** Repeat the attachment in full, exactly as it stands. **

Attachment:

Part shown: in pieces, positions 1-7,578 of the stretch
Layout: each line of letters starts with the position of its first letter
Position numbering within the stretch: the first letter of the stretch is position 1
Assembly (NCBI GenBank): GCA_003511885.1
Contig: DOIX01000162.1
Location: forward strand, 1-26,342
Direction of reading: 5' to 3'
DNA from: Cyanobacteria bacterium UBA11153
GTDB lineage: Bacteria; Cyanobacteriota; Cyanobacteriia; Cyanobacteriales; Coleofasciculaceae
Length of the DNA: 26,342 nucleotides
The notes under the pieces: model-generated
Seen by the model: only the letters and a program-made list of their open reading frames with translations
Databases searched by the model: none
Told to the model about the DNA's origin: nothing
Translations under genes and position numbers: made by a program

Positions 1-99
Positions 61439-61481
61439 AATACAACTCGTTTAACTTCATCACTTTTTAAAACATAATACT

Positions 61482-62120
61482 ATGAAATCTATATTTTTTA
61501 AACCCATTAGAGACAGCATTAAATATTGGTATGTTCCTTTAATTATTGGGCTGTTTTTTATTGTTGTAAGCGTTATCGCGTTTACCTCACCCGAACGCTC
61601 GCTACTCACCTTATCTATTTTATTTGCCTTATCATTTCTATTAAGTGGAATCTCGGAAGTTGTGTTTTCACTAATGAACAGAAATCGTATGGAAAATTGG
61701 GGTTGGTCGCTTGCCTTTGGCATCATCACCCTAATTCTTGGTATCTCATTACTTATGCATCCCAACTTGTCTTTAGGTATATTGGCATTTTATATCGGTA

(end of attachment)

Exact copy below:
Part shown: in pieces, positions 1-7,578 of the stretch
Layout: each line of letters starts with the position of its first letter
Position numbering within the stretch: the first letter of the stretch is position 1
Assembly (NCBI GenBank): GCA_003511885.1
Contig: DOIX01000162.1
Location: forward strand, 1-26,342
Direction of reading: 5' to 3'
DNA from: Cyanobacteria bacterium UBA11153
GTDB lineage: Bacteria; Cyanobacteriota; Cyanobacteriia; Cyanobacteriales; Coleofasciculaceae
Length of the DNA: 26,342 nucleotides
The notes under the pieces: model-generated
Seen by the model: only the letters and a program-made list of their open reading frames with translations
Databases searched by the model: none
Told to the model about the DNA's origin: nothing
Translations under genes and position numbers: made by a program

Positions 1-99
Positions 61439-61481
61439 AATACAACTCGTTTAACTTCATCACTTTTTAAAACATAATACT

Positions 61482-62120
61482 ATGAAATCTATATTTTTTA
61501 AACCCATTAGAGACAGCATTAAATATTGGTATGTTCCTTTAATTATTGGGCTGTTTTTTATTGTTGTAAGCGTTATCGCGTTTACCTCACCCGAACGCTC
61601 GCTACTCACCTTATCTATTTTATTTGCCTTATCATTTCTATTAAGTGGAATCTCGGAAGTTGTGTTTTCACTAATGAACAGAAATCGTATGGAAAATTGG
61701 GGTTGGTCGCTTGCCTTTGGCATCATCACCCTAATTCTTGGTATCTCATTACTTATGCATCCCAACTTGTCTTTAGGTATATTGGCATTTTATATCGGTA